Lawyers face increasing abuse at work

January 12, 2006, vol. 35, no. 1
Stuart Colcleugh

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Lawyer bashing has been joked about at least since Shakespeare's Henry VI, in which a wisecracking villain quips, “The first thing we do, let's kill all the lawyers.” But Karen Brown isn't laughing much these days.

Not since the SFU doctoral student surveyed B.C. lawyers as part of her master of arts in criminology thesis on violence and threats against lawyers and found that about 60 per cent had experienced work-related abuse ranging from verbal obscenities to outright death threats.

And while only one per cent of the 1,152 survey respondents said they had actually been physically assaulted in the line of duty, almost one in 10 said they had been approached inappropriately on the job.

“It's definitely no joke,” says Brown, echoing the Canadian Bar Association, which last summer issued a personal safety handbook to its members citing increasing violence against lawyers as one of the most urgent issues the profession faces.

Brown's survey found that family and criminal defence lawyers and prosecutors are at the greatest risk. But lawyers of every stripe reported threats and/or violence, including a surprising 78 per cent of administrative or corporate attorneys and 63 per cent of labour/human rights lawyers.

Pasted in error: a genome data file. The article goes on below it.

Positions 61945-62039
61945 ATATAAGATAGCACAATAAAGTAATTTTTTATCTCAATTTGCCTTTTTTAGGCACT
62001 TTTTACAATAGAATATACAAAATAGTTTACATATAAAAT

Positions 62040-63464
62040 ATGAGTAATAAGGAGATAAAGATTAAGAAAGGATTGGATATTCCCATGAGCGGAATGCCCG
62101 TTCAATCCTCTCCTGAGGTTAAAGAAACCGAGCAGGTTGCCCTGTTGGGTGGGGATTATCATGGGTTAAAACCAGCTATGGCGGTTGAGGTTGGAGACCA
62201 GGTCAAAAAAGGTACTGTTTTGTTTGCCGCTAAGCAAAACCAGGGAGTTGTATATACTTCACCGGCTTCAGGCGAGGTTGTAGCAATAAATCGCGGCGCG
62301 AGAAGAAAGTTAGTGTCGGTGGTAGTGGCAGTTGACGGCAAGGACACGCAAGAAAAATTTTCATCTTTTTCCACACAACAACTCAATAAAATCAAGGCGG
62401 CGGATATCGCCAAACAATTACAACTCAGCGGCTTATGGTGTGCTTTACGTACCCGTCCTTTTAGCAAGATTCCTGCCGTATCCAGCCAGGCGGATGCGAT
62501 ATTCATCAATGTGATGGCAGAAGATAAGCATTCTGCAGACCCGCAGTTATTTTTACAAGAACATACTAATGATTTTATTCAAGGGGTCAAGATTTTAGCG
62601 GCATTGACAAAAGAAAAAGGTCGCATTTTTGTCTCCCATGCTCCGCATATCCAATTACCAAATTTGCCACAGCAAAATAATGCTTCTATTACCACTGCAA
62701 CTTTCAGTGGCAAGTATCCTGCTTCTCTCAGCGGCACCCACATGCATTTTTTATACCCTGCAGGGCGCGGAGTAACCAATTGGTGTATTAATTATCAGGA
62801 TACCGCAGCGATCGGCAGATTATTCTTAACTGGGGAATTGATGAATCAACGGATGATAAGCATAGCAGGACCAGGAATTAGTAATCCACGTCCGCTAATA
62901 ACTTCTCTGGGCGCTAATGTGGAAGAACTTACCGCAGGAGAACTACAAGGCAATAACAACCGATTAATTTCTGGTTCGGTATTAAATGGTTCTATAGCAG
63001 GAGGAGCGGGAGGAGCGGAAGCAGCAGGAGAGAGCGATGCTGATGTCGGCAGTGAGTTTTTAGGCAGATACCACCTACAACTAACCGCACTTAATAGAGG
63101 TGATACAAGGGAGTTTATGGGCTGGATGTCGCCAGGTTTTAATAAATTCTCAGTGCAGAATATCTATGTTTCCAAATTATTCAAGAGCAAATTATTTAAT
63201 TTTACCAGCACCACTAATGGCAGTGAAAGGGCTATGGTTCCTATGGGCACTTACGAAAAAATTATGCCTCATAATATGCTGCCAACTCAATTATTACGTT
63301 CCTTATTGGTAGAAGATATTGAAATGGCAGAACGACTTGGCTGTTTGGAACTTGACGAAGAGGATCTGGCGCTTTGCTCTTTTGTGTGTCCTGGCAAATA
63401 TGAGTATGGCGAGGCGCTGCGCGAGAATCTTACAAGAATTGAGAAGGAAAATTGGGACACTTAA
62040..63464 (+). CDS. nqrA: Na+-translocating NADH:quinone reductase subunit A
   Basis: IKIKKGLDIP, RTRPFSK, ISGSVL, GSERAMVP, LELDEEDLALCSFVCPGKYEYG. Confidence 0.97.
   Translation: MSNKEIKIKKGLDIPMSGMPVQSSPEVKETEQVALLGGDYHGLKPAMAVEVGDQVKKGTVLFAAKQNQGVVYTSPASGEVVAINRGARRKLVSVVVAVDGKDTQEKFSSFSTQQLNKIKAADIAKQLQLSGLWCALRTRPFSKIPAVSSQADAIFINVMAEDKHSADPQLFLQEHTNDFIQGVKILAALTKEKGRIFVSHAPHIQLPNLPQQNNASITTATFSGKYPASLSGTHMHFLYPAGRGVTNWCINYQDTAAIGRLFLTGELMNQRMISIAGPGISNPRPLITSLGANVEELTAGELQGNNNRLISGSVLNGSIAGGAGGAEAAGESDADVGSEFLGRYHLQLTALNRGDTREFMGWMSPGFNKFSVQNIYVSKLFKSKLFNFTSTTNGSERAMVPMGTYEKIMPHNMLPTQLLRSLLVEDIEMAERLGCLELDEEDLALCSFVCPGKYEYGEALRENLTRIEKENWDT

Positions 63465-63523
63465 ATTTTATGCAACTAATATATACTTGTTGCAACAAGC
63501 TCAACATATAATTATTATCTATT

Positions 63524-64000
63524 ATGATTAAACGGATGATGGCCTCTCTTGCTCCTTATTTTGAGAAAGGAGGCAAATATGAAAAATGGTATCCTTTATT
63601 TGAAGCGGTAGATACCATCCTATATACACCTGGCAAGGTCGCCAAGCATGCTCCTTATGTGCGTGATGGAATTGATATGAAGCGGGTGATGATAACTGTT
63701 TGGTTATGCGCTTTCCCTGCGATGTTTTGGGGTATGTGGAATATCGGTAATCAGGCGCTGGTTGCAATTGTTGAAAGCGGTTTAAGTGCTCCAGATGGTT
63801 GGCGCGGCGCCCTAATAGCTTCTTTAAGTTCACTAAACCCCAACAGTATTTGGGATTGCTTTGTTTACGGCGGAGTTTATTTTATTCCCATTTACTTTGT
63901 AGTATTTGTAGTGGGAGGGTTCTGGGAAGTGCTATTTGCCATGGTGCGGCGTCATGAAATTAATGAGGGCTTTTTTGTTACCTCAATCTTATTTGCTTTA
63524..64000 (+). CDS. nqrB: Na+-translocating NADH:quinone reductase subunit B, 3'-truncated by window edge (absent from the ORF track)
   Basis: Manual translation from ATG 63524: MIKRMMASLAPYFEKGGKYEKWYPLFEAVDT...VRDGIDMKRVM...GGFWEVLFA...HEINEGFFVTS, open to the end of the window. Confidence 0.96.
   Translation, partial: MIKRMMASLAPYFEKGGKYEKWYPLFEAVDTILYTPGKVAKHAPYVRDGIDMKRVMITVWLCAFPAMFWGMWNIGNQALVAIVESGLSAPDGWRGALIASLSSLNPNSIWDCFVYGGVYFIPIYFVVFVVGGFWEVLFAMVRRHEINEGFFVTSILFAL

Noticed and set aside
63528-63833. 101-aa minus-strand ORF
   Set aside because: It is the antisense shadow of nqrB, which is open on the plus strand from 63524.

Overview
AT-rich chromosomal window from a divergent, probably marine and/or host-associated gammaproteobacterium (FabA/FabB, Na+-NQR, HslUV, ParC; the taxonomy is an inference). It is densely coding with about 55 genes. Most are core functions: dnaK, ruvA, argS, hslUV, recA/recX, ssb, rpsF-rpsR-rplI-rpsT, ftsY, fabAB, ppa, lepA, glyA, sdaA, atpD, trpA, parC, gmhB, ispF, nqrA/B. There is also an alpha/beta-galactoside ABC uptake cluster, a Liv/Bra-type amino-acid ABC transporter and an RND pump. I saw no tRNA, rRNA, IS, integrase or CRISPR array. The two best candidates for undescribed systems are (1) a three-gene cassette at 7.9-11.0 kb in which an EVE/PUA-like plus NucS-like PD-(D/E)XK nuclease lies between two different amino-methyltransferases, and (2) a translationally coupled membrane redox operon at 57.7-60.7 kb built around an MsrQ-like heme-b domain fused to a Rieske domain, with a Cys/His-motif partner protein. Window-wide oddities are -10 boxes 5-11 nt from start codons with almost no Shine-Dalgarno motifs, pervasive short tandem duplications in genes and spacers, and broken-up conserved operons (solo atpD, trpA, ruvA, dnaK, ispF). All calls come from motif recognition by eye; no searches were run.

A roughly equal number of male and female lawyers reported threatening incidents, but more female lawyers said they had altered their business conduct as a result.
Issues involving “money, family matters or serious and potential lifestyle changes,” trigger most incidents, Brown says.

But the 25 lawyers she interviewed in addition to the survey offered more general reasons for the problem, including frustration with the legal process and the judicial system, a misunderstanding of Canadian laws and the inability of people to blame themselves for their legal problems.

Brown also points to the public's increased awareness of lawyers in recent years - whether in commercials, in the news or on TV crime dramas - theorizing that familiarity has bred contempt for the profession.

“The legal profession has moved away from long established traditions and canons of professional ethics, thus vacating a professional paradigm and adopting a business approach, which may explain why the public doesn't respect the profession like it used to.”
Brown worked in law firms for more than 20 years and says that experience has given her unique insight into this phenomenon.

But given the survey results would she ever want to be a lawyer? “Nope, not a chance,” she says. “Never.” She is now working on her doctorate in criminology.

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